What would you do if your daughter was a teen mom? Would she drop out of high school if she were? Forgive me for asking these indiscreet questions but this is just one reason why we need parenting classes in high schools.
Teenage pregnancy figures
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The good news according to the CDC is that teen pregnancies are dropping. In 2014, 250,000 babies were born to teenage girls in the 15-19 years age group. They think that more teens are practicing birth control although nobody can be absolutely sure. There has also been an increase of about 33% in the rate of teenage abortions which may explain the reduced birth rate.
The bad news is that only about 50% of these pregnant teenagers will actually get a high school diploma by the age of 22. The normal success rate for girls who are not pregnant is about 90%. This is just one reason why parenting classes in high schools would be a great help for these moms. And not forgetting future dads.
But there are other compelling reasons why parenting needs to be on the school curriculum. A recent poll on the Debate.org site showed that an overwhelming majority (86%) are in favor.
Why teens need parenting classes in high schools
Most teens (85%) will become parents. The weird thing is that parenting as such is rarely mentioned at school. In the UK, some newer GCSE (General Certificate of Secondary Education) subjects such as food and nutrition, and child development show that things are moving in the right direction. But parenting as a subject on its own has yet to happen.
Once these teens are adults they will need to get a license to drive, fish, or own a gun, but they are completely free to raise kids and nobody will ever ask if they are competent or not!
Licensing parents would be impractical. The next best thing is to ensure that they at least know what they are doing when they raise kids. If they learn about that at school it will limit the fallout from bad parenting. Now, tell me which is more useful, trigonometry or parenting?
Here are 7 essentials teens will learn about parenting
1. Teens can learn about child development. How a child grows physically and mentally is a fascinating subject. Understanding this is essential in helping kids play, learn, eat, sleep, and grow. They will discover what a child can do at different stages and how they can be helped.
2. Teens can learn about discipline. They will study the results of successful programs like the Triple P Program(University of Queensland) and why it worked so well. They will be encouraged to think about why certain strategies may or may not work.
A shocking figure is that when the economic recession led to more foreclosures in Philadelphia, there was a corresponding increase in the number of traumatic injuries in kids. Harsh discipline methods lead to child abuse, aggressive behavior, and juvenile crime.
3. Teens can learn about birth control, pregnancy, abortion, childbirth. and infant care. Caring is all about protecting children from harm. Even if teens do not become parents themselves, a certain percentage of them will become doctors, carers, nurses, and teachers. This will be fundamental knowledge.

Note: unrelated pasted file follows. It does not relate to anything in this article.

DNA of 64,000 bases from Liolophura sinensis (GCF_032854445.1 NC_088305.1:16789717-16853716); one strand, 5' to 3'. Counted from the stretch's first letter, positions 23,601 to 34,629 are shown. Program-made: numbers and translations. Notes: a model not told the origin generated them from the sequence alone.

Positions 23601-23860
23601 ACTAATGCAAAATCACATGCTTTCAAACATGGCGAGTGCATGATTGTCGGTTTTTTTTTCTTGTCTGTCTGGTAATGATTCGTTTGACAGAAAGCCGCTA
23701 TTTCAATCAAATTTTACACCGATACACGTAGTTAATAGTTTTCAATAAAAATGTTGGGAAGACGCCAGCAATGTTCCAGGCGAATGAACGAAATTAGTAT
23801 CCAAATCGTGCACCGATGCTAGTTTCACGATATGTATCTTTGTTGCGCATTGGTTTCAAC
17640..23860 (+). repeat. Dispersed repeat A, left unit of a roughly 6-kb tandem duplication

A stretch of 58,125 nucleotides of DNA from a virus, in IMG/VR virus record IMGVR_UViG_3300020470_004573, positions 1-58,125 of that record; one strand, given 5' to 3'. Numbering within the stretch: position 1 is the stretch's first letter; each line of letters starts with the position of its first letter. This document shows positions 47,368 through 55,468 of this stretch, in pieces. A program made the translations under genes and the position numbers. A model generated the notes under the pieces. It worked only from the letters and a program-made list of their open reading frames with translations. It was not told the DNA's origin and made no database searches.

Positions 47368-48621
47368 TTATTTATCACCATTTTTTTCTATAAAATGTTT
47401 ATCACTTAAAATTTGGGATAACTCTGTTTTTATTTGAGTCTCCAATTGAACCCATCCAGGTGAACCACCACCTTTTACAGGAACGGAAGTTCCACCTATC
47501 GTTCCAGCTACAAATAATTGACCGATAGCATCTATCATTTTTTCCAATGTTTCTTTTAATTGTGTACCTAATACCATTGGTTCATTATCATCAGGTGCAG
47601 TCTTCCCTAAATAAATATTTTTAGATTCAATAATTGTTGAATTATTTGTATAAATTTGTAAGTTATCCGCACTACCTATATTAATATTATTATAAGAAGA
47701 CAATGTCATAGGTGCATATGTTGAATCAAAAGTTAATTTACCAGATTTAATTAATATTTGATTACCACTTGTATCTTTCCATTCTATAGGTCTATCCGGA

4. Teens will learn about the impact of parenting on society. They will be shown the figures where parenting has a crucial role to play in making our society a safer and more caring one. It will also help them to understand many of the plagues of modern society. Drug addiction, homelessness, delinquency, violence, and sexual abuse are often (not always) caused by poor parenting.
5. Teens learn all about screen time. They will be shocked at how it can negatively impact a very young child’s brain. No doubt they will be disturbed by discovering that these “electronic babysitters” are laying the foundations for health issues such as diabetes and obesity. They could learn about how easy it is to prepare healthy meal plans. They will learn about the importance of play and why parents need to switch off their smartphones and really connect with their kids.
“Healthy infant development requires connecting with caring, consistent adults … . Cognitive stimulation by parents is essential for optimal learning.”- Prof. Robert Putnam, Harvard.
6. Teens can learn about their own brain development. Teens will be keen to know what is really going on in their own brains and why this is causing conflict, rebellion and other typical problems with their parents. They are experiencing all this first hand. Watch this video which explains what is actually going on in the teen brain.
Children’s mental health issues
7. Teens can learn about children’s mental health. Finding out how anxiety, eating disorders, bullying, dyslexia and ADHD can derail a family is crucial. Recognizing the symptoms and learning about ways to help children affected will be illuminating and maybe even helpful for themselves. The UK site Young Minds is an excellent resource for parents and would-be parents.
School is all about preparing children for life but we have placed far too much emphasis on academic knowledge rather than learning about relationships, society, and the environment we live in.
“We are students of words: we are shut up in schools, and colleges, and recitation-rooms, for ten or fifteen years, and come out at last with a bag of wind, a memory of words, and do not know a thing.” – Ralph Waldo Emerson, Essays Including Essays
By the way, if you ask me how useful trigonometry was in my later life, I have to tell you it wasn’t at all.
How I wish I had done parenting classes in high schools because I would have been a much better and wiser parent.